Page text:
Eyal Aharoni

Eyal Aharoni
Georgia State University | GSU · Department of Psychology

Ph.D.

About

40
Publications
7,508
Reads
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1,009
Citations
Additional affiliations
January 2016 - present
Georgia State University
Position
  • Professor (Assistant)
January 2013 - December 2015
RAND Corporation
Position
  • Research Associate
August 2009 - December 2012
University of New Mexico
Position
  • PostDoc Position
Education
September 2002 - June 2009

Publications

Publications (40)
Article
Full-text available
Judges are typically tasked to consider sentencing benefits but not costs. Previous research finds that both laypeople and prosecutors discount the costs of incarceration when forming sentencing attitudes, raising important questions about whether professional judges show the same bias during sentencing. To test this, we used a vignette-based exper...
Article
This preregistered experiment examined two proximate drivers of retributive punishment attitudes: the motivation to make the perpetrator suffer, and understand the wrongfulness of his offense. In a sample of 514 US adults, we presented criminal case summaries that varied the level of suffering (absent vs. present) and understanding (absent vs. pres...
Article
Full-text available
Prosecutors can influence judges’ sentencing decisions by the sentencing recommendations they make—but prosecutors are insulated from the costs of those sentences, which critics have described as a correctional “free lunch.” In a nationally distributed survey experiment, we show that when a sample of ( n =178) professional prosecutors were insulate...
Article
Previous studies have associated adult men with elevated psychopathic traits with reduced endorsement of certain moral foundations measured with the Moral Foundations Questionnaire (MFQ), including Harm/Care (measuring one's concern for protecting individuals from harm) and Fairness/Reciprocity (measuring one's concern for the rights of individuals...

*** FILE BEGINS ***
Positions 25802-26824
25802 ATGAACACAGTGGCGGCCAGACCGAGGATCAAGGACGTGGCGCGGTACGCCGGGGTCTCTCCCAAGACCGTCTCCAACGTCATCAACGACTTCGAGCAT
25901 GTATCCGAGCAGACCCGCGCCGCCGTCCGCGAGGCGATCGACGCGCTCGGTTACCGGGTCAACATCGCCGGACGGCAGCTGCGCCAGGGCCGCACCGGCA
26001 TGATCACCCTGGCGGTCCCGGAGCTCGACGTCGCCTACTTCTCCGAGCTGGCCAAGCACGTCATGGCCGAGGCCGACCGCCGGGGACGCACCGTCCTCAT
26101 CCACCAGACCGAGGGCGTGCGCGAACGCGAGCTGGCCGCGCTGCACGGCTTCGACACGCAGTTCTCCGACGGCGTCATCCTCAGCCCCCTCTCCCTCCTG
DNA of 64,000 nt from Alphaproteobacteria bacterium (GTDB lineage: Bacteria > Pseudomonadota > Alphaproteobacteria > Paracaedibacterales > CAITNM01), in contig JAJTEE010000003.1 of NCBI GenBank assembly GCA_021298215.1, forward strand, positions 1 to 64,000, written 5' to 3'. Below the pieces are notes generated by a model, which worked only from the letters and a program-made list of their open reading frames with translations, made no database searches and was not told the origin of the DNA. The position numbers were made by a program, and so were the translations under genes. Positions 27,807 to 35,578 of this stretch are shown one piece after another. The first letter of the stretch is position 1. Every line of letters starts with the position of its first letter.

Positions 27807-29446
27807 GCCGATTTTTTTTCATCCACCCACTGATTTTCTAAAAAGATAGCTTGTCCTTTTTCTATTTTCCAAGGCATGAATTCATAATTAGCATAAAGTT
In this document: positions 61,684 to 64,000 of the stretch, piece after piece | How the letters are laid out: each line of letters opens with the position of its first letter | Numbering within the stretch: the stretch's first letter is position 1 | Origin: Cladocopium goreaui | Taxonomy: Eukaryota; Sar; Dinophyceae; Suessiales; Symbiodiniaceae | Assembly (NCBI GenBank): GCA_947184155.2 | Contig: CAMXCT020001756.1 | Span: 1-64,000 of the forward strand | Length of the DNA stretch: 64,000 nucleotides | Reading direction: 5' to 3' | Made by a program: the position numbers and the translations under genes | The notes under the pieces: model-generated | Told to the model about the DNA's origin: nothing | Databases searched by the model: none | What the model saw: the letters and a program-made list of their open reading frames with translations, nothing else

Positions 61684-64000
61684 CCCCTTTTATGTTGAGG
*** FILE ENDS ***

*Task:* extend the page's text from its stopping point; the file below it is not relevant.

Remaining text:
Chapter
This chapter explores current trends in cognitive neuroscience research and its implications for criminal punishment. It considers what this research can (or cannot) tell us about an offender’s future dangerousness as well as how brain function, and folk perceptions of brain function, might inform punishers’ sentencing judgments. Finally, this chap...
Article
Full-text available
Do people punish more than they would if the decision costs were more transparent? In two Internet-based vignette experiments, we tested whether juvenile sentencing recommendations among U.S. adults are responsive to variation in the salience of the taxpayer costs and public safety benefits of incarceration. Using a 2 Cost (present vs. absent) x 2...
Article
Since the historical conception of psychopathy, researchers have been interested in understanding moral functioning among psychopathic individuals. The present study investigated the association between psychopathic traits and moral intuitions among incarcerated juvenile offenders (N = 178). Participants were assessed using the Psychopathy Checklis...
Article
Purpose At what cost to society are we willing to punish criminal offenders, and how does our awareness of those costs impact our support for punitive measures? In a nationally distributed sample of 191 Internet users, we examined the elasticity of punishment in response to information about the direct material cost of incarceration. Methods Using...
Article
Full-text available
Legal theorists have characterized physical evidence of brain dysfunction as a double-edged sword, wherein the very quality that reduces the defendant’s responsibility for his transgression could simultaneously increase motivations to punish him by virtue of his apparently increased dangerousness. However, empirical evidence of this pattern has bee...